Transcribed from E.F. Hollibaugh's Biographical history of Cloud County, Kansas biographies of representative citizens. Illustrated with portraits of prominent people, cuts of homes, stock, etc. [n.p., 1903] 919p. illus., ports. 28 cm. Scanned from a copy held by the State Library of Kansas.
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"Happy Home Farm," owned by F.P. Beck, is one of the finest stock and fruit farms in the country. Mr. Beck is a native of Denmark, born in Sleswig in 1857. He is a son of Peter Hanson Beck, who died when Mr. Beck was an infant six months old. His mother was Kjersten Hansen, also of Denmark. Mr. Beck is the youngest of three children born to this union - a brother, Hans Beck, whose sketch immediately follows and a sister Mary, who married Hans Broudelund (both are now deceased, the husband dying in New Zealand). Mrs. Beck was three times married. Her second huusband[sic] was Jacob Jorgenson, who died in 1886. To their union four children were born, three of whom are living, viz: Caroline, wife of Fred Thesman, a successful farmer of California; he harvests many acres of wheat annually. Peter, a farmer of Solomon township; Jens, a butcher, living in Denmark. The third marriage was with Christian Hansen; no children were born to this union. The mother never having emigrated to America, died in Denmark in April, 1900.

When Mr. Beck attained his majority he began his career working by the month. When coming to America he had no capital. He first located in Mitchell county in the year 1877 and obtained work on the farm of Mathias Nelson. In 1873, he homesteaded land in the hills of Solomon township, as all the first, second and third bottom lands were taken by those who came earlier.

About this time he married, and took his bride to the little dugout he had prepared for her. Its dimensions were about 12x12 feet, minus both floor and windows. "Though poverty came in at the door," love did not fly out at the window. Perhaps none were more industrious and frugal than this worthy couple. Their beautiful country place bespeaks the result of hardships and many weary hours of toil. In 1890, Mr. Beck sold his homestead and bought his present farm which he has put in a fine condition.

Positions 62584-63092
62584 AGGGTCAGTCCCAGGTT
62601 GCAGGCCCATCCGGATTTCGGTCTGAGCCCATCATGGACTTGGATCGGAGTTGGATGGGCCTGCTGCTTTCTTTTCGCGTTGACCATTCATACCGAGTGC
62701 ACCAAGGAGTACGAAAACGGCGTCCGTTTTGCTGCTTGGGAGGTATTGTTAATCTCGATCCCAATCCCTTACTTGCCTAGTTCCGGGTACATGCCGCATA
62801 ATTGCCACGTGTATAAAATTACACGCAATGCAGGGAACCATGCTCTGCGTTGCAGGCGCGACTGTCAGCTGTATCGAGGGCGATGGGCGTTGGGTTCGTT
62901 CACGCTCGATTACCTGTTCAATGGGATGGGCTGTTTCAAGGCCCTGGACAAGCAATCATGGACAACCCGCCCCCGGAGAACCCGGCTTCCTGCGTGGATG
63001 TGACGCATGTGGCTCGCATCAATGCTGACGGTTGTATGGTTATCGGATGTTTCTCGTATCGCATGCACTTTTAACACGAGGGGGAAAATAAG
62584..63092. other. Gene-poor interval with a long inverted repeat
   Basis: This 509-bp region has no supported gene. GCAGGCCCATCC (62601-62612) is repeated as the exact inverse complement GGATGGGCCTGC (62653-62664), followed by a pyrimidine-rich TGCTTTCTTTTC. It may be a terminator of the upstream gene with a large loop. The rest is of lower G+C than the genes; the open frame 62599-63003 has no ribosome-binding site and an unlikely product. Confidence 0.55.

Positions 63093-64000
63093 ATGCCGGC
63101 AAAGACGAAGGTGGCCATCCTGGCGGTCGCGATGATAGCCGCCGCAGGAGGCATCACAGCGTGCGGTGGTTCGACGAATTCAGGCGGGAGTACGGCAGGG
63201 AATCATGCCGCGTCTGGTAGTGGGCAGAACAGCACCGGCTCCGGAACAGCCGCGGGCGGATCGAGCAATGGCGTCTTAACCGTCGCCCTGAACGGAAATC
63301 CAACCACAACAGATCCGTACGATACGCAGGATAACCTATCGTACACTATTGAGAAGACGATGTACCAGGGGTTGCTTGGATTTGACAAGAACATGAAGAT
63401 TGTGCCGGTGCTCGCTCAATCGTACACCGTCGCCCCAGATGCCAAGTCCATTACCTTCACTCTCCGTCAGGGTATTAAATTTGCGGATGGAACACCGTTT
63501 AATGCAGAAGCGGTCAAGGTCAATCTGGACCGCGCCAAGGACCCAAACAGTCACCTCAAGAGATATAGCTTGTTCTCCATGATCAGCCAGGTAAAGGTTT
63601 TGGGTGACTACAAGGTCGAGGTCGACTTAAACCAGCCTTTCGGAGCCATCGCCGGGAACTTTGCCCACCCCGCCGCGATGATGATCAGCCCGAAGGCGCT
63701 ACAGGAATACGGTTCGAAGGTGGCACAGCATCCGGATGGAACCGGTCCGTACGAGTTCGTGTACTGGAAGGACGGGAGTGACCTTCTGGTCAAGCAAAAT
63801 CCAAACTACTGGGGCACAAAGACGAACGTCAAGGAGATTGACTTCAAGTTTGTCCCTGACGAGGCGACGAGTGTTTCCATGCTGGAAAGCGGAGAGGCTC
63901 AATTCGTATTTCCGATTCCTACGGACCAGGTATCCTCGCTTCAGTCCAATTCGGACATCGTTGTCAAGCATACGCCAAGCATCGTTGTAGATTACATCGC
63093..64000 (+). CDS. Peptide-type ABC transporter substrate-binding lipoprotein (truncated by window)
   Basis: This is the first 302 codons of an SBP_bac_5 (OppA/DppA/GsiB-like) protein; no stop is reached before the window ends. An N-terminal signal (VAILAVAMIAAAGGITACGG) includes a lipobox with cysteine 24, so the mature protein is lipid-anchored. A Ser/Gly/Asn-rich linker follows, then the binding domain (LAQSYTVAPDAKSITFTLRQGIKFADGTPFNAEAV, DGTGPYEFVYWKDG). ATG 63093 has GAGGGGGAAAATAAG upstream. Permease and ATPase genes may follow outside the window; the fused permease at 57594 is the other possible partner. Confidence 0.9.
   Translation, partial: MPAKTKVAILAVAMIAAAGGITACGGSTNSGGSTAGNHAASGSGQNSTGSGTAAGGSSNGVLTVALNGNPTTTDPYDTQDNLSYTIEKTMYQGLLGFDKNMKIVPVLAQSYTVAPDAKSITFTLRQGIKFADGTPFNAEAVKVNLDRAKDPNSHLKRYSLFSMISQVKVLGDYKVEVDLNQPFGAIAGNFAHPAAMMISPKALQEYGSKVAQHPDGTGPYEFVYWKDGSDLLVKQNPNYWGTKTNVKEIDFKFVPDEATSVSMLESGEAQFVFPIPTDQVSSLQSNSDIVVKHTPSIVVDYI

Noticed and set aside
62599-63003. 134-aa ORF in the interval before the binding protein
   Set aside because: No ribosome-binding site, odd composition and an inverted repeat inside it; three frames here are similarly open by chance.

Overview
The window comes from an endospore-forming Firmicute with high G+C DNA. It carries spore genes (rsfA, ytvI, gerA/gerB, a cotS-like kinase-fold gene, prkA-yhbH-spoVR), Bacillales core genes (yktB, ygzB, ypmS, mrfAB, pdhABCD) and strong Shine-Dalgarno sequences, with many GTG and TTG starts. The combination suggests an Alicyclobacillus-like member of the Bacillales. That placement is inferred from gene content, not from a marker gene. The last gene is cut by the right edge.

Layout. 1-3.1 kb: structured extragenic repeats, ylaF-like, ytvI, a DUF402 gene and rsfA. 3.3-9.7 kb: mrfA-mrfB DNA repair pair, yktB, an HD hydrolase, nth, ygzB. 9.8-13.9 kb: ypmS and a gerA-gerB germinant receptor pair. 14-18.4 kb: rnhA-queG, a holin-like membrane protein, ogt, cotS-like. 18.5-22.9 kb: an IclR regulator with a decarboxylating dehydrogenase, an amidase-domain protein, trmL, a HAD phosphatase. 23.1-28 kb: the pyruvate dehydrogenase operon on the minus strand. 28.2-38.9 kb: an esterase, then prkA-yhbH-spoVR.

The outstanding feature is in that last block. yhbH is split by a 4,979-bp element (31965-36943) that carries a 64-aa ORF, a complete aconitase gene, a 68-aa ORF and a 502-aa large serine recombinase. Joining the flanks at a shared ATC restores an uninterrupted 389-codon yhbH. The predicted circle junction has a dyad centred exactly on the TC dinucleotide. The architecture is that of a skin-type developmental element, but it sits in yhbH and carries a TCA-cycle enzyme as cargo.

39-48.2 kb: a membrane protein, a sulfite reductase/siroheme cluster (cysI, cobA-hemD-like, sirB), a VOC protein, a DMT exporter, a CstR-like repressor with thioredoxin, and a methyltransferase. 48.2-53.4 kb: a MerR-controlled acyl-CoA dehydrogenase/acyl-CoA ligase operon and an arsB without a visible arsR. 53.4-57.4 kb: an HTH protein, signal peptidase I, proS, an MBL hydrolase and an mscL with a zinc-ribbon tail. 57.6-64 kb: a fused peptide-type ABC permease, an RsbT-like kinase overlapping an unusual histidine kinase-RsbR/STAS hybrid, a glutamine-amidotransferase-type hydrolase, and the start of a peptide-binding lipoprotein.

In 1898, he erected a handsome imposing residence of eight rooms. This house is modern, completely finished and furnished, in 1894, he built a splendid barn. Mr. Peck has one of the best apple orchards in Cloud county, which is his especial pride. It consists of two hundred trees that are heavily loaded with the rarest fruit. This year (1901) the yield was three hundred bushels. He has been very successful as a horticulturist and sets out a few trees each year. His apple orchard presents a beautiful sight, loaded with the crimson and golden fruit. He also has large quantities of pears, peaches, apricots, cherries, etc.

Mr. Beck is a large wheat grower. Besides his home place he owns "Wheat Valley Farm," one of the finest in any land, opposite G.W. Hussey's place, and recently he purchased the "Oak Leaf Farm," a valuable estate consisting of two hundred and forty acres, which makes his landed possessions a total of five hundred and sixty acres. He keeps a herd of about twenty-five head of native cattle and in corn years from one hundred to two hundred head of hogs. Because of his love for horses, Mr. Beck has given special attention to the raising of horses and mules. He breeds roadsters of the Hambletonian stock and has some fine specimens in his stables.

Politically Mr. Beck is a populist and a prominent figure in the conventions of the county. He has held the offices of constable and road overseer of his township and is a member of the school board. The family are members of the Lutheran church.

Mrs. Beck, who has been his true helpmate all through their married life, is a refined and gentle woman. She is a native of Denmark, where she grew to womanhood in the same locality with her husband, and where they were engaged to be married. Mr. Beck proceeded to America to prepare their home in the New Empire. Her father is Nicoll Henry Hanson. He came to America in 1884 and is now living with his daughter at the age of eighty-eight years. The Hansens are of German origin. Mrs. Beck's mother died in 1883. She is one of eight children, five of whom are living. Three are in Denmark. A sister, Maren Christine, is the wife of Hans Asmussen, a farmer of Solomon township.

To Mr. and Mrs. Beck eight children have been born, five of whom are living. Peter, twenty-two years of age is married and rents part of his father's farm. Henry, associated with his brother in farming. Christina deceased in 1899, at the age of fourteen years. Grief over the loss of this daughter has broken the health of Mrs. Beck. Jacob, Willis, and Elizabeth; the three latter at home.